“This is an exciting time for Napa Valley College and the many students we serve from throughout the region. This funding will allow us to open doors, streamline career pathways and increase relevant training for our students as they move from high school to college and the workforce,” said Beth Pratt, associate dean of career technical education and workforce development at Napa Valley College.

The $1.2 million grant for Konocti Unified School District will fund the expansion of an existing health occupation pathway program at Lower Lake High School, recasting the school as a health education magnet institution, said Donna Becnel, superintendent of the 3,000 student K-12 district.

Around 120 to 150 students are enrolled in the current health education pathway, she said. Instruction in the expanded program is planned to produce graduates capable of entering the health care workforce, or who are well-positioned to pursue further education.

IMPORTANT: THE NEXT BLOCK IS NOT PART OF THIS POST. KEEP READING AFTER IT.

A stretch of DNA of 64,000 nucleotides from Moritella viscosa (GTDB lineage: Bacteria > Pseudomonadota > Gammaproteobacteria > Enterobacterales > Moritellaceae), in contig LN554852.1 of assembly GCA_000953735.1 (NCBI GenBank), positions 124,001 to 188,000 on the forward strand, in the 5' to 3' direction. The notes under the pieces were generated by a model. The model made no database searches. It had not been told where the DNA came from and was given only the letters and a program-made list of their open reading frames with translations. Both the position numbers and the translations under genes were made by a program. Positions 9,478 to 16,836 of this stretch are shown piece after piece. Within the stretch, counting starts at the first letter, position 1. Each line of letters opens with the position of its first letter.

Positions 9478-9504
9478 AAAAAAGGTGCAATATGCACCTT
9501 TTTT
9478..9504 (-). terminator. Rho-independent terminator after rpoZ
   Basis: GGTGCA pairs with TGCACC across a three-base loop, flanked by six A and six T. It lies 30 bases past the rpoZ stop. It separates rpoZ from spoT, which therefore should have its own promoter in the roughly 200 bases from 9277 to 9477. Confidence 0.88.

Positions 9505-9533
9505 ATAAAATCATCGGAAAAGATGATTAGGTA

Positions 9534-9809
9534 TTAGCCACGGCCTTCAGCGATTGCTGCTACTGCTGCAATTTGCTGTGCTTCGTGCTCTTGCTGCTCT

“We’re really looking at how this pathway will support not only our students, but the community as a whole,” she said.

The broader Northern California consortium, which received the $15 million grant, will hold an inaugural “NCCPA Economic Development Summit” in 2015, Mr. Jackson said. The event will focus on the economic implications of education.

The grant award follows other efforts to boost career pathway-oriented education in the North Bay, including the Career Technical Education fund launched in 2013 that aims to provide $500,000 in funding for such education at Sonoma County schools.

The passage of Assembly Bill 86 in 2013 created the California Career Pathways Trust.